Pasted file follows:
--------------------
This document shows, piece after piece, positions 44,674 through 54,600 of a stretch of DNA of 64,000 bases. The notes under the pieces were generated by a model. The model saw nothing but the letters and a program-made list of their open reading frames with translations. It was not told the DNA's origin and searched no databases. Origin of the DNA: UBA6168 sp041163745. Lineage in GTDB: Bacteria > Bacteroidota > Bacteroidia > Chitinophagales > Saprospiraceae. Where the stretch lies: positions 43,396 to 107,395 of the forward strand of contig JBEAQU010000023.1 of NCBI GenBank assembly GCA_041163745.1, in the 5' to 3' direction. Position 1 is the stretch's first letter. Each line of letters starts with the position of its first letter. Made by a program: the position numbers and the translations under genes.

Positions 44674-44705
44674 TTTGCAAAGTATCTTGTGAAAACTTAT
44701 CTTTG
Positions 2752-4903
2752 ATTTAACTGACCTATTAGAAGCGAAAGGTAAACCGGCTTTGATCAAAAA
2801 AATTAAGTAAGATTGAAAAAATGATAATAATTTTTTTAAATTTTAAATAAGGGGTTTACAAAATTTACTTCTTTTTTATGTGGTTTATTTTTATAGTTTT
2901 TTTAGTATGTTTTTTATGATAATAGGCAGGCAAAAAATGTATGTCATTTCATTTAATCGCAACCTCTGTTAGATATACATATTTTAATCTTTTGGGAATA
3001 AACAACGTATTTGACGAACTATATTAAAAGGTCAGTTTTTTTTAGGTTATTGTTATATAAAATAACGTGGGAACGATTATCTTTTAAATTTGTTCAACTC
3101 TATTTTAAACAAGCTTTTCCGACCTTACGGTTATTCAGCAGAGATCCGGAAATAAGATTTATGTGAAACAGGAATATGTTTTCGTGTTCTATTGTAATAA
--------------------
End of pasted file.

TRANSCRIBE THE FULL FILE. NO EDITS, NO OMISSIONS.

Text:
This document shows, piece after piece, positions 44,674 through 54,600 of a stretch of DNA of 64,000 bases. The notes under the pieces were generated by a model. The model saw nothing but the letters and a program-made list of their open reading frames with translations. It was not told the DNA's origin and searched no databases. Origin of the DNA: UBA6168 sp041163745. Lineage in GTDB: Bacteria > Bacteroidota > Bacteroidia > Chitinophagales > Saprospiraceae. Where the stretch lies: positions 43,396 to 107,395 of the forward strand of contig JBEAQU010000023.1 of NCBI GenBank assembly GCA_041163745.1, in the 5' to 3' direction. Position 1 is the stretch's first letter. Each line of letters starts with the position of its first letter. Made by a program: the position numbers and the translations under genes.

Positions 44674-44705
44674 TTTGCAAAGTATCTTGTGAAAACTTAT
44701 CTTTG
Positions 2752-4903
2752 ATTTAACTGACCTATTAGAAGCGAAAGGTAAACCGGCTTTGATCAAAAA
2801 AATTAAGTAAGATTGAAAAAATGATAATAATTTTTTTAAATTTTAAATAAGGGGTTTACAAAATTTACTTCTTTTTTATGTGGTTTATTTTTATAGTTTT
2901 TTTAGTATGTTTTTTATGATAATAGGCAGGCAAAAAATGTATGTCATTTCATTTAATCGCAACCTCTGTTAGATATACATATTTTAATCTTTTGGGAATA
3001 AACAACGTATTTGACGAACTATATTAAAAGGTCAGTTTTTTTTAGGTTATTGTTATATAAAATAACGTGGGAACGATTATCTTTTAAATTTGTTCAACTC
3101 TATTTTAAACAAGCTTTTCCGACCTTACGGTTATTCAGCAGAGATCCGGAAATAAGATTTATGTGAAACAGGAATATGTTTTCGTGTTCTATTGTAATAA